The 104th Police Precinct has been robbed, twice this year. The culprits reside at One Police Plaza in Downtown Manhattan. They are known and are still at-large... and they are dangerous. Some of them are located in the Internal Affairs Bureau (IAB). While IAB prides themselves on investigating cop behavior, they often fail to recognize that police officers are human beings. IAB also fails to factor in the needs of others when they pass judgment even before the officer receives a formal hearing. Certainly the families of the cops suffer. And many times in their zeal to punish for any slight infraction, IAB also punishes the community that they pledged to protect and serve.
In July 2011, after enduring almost four years of a commanding officer who was essentially MIA and already dreaming of retiring in Florida, the 104th Precinct received the news that Captain Michael Cody was taking over as Commanding Officer (CO). Cody was coming from the Youth Gang Division in Manhattan to the 104th, his first precinct command. Immediately everyone who worked or had contact with him knew that he was a special hands-on commanding officer. They saw how committed he was to the precinct and neighborhoods. It's rare to see that in people, especially cops, the job takes its toll on many and if the grind of the job doesn't get you the police brass will.
Captain Cody turned out to be that rare commanding officer possessing intelligence, commitment and a genuine passion for helping people. That's a perfect combination for a precinct like the 104. This is a precinct with more civic associations, community groups and organizations than any other precinct. The CO must have great communication skills. Michael Cody was and is the great communicator.
Cody made many of us feel better about living in the neighborhood. We felt safer and more connected with the precinct. That's a remarkable accomplishment. However Cody will be the first to admit that he had help. On the second floor of the precinct a 22-year veteran Special Operations Lieutenant also made his mark on the neighborhoods of the 104.
Lt. James Lombardi possesses very similar qualities to Cody; a love of the job and a passion for helping the public. Lombardi, like Cody, enjoyed working with the neighborhoods; both wanted to build a better and safer community. Lombardi was the glue that held the precinct together while the previous commanding officer was somewhere else. Lombardi's staff worked hard under him. His unit led the city in graffiti arrests three years in a row. His Street Narcotics Enforcement Unit (SNEU) was #2 and #3 in the city the last two years. He could also go into civic meetings and make everyone feel that they were in good hands. His motivational skills were apparent to anyone who spent 5 minutes with him.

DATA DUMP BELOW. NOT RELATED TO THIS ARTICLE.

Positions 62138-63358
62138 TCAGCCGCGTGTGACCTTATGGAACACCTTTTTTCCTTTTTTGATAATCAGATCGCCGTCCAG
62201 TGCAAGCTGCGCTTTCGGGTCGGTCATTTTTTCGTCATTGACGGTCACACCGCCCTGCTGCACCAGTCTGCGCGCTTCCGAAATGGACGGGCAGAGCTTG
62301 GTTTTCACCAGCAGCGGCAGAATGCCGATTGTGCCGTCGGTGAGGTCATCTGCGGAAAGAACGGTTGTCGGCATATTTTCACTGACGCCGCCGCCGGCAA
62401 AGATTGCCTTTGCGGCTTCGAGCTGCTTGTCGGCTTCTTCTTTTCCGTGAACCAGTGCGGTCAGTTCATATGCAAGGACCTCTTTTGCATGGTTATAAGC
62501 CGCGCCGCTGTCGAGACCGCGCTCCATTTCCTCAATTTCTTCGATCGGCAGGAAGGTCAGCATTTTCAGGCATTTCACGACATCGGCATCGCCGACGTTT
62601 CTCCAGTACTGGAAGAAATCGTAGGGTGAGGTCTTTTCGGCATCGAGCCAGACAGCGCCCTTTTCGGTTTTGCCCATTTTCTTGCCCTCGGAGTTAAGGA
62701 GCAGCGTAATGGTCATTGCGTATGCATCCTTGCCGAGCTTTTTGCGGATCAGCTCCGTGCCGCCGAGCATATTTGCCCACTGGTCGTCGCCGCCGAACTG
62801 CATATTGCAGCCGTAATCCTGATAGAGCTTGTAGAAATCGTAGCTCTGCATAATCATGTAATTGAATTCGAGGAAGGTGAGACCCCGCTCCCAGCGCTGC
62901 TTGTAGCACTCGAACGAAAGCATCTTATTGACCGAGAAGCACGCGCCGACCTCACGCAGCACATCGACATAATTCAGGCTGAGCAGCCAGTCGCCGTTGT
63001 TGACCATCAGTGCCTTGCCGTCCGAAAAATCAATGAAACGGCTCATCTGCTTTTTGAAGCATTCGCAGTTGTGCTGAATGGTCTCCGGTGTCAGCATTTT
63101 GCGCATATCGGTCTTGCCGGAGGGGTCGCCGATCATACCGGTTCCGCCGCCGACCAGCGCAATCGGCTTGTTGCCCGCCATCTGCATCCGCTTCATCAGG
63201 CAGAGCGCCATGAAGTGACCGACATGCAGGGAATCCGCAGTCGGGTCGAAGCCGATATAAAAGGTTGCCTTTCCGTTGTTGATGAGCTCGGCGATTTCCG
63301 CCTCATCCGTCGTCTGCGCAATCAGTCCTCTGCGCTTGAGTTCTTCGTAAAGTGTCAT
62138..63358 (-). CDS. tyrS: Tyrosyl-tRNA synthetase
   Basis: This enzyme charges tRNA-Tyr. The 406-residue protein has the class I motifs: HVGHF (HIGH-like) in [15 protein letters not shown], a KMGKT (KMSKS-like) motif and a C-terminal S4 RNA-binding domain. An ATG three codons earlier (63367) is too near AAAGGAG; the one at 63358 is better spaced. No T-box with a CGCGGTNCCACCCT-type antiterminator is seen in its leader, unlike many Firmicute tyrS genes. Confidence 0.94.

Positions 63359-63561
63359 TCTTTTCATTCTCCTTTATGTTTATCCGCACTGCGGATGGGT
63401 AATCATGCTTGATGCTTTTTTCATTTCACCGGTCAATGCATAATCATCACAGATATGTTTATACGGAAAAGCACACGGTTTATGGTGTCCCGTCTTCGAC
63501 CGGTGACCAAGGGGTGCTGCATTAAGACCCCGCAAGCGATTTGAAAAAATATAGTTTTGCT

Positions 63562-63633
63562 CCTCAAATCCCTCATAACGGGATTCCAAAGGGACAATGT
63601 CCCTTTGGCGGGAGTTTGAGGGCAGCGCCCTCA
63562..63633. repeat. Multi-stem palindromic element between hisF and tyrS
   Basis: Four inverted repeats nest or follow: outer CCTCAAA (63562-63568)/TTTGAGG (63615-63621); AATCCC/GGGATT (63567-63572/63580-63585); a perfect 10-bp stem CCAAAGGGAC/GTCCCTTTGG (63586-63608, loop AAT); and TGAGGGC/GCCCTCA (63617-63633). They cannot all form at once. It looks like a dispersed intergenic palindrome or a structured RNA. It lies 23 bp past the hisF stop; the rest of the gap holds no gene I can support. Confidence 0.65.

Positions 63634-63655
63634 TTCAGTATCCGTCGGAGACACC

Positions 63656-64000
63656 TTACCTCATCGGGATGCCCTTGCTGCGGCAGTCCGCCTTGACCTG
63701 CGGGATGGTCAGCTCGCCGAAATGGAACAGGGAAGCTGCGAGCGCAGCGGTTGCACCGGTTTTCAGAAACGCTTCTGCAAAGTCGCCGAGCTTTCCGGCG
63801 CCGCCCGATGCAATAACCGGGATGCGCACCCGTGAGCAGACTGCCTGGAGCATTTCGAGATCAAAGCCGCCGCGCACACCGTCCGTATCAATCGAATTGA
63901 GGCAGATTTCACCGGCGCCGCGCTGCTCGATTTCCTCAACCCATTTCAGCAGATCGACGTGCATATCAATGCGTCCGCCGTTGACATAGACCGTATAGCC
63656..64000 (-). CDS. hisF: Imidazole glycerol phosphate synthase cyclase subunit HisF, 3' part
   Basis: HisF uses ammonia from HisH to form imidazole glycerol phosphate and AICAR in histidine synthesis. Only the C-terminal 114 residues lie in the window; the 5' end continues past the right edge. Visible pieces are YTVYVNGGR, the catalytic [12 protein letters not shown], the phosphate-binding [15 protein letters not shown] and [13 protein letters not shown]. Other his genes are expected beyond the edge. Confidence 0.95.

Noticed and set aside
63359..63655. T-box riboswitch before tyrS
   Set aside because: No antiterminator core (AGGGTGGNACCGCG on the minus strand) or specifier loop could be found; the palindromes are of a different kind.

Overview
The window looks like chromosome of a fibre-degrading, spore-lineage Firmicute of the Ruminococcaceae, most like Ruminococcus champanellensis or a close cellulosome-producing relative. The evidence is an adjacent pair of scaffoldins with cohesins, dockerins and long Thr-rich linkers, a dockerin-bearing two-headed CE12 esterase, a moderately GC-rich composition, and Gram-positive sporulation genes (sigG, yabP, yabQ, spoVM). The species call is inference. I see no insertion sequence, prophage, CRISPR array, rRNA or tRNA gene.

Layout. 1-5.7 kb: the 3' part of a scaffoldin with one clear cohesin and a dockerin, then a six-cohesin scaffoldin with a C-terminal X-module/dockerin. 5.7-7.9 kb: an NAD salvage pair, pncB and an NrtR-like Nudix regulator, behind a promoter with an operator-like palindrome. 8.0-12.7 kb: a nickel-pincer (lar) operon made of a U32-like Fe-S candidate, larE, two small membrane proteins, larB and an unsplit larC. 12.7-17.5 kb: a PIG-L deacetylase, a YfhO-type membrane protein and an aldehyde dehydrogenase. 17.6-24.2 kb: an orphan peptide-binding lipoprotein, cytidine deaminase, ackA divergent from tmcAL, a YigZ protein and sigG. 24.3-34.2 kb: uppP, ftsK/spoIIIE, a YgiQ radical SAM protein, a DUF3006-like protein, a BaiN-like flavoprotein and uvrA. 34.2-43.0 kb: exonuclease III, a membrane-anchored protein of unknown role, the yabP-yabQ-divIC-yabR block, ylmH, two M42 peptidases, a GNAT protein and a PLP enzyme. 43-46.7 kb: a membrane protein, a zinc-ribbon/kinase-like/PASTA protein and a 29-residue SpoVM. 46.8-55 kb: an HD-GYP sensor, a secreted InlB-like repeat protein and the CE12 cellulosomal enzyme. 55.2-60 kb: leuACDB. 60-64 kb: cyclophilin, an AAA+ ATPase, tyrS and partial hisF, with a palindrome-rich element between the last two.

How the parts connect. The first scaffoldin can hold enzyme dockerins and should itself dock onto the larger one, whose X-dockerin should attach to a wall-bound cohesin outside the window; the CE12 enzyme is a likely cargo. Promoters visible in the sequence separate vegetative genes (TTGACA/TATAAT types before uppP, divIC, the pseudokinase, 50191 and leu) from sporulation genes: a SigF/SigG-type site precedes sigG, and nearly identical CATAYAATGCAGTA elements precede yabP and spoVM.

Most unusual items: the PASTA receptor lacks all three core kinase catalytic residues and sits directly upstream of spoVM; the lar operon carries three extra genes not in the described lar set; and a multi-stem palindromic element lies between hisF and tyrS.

In August 2012 Captain Cody was promoted to the rank of Deputy Inspector. On January 30, 2013 he was transferred to the 115th Precinct in Jackson Heights; a busy precinct that could certainly benefit from his organizational skills. Cops in the precinct and civic leaders who knew him were devastated. "I would work for Cody anywhere, anytime," said one officer. Civic leaders were even more frustrated, they recognized that Cody was a unique CO.
His replacement was Captain Manson, it was also his first command. However Manson was lucky, as was Cody, they both had Lombardi as their Special Operations Lieutenant.
On May 17th Lt. James Lombardi, the backbone of the 104th Precinct for 4 years, was notified that he was transferred to a precinct in Harlem. Reportedly, neither Manson nor Borough Chief Diane Pizzuti was consulted on the matter. Again the community was devastated.
This time however it was a disciplinary transfer, a punishment for an infraction handed down by desk jockeys in police headquarters. Lt. Lombardi is an aggressive police officer who never stops. When an officer takes on so much some procedural mistakes will be made. The mistake that Lombardi made was taking on too much and having too much passion for his job. For his mistake the NYPD wanted to punish him with a transfer to Harlem, no hearing, nothing.
Lt. James Lombardi will do well wherever he goes. He will make everyone around him better. The real losers in the transfer of Lombardi are the residents living in the confines of the 104th Precinct. IAB actually punished the community and once again deflated the morale of the men and women in the 104th Precinct. It's time that Commissioner Ray Kelly focuses on the bigger picture when it comes to transfers and or punishment. The intangibles that can't be measured or compiled on a stat sheet must be considered. The NYPD should stop looking at formulas and policies and start looking at people and their skills.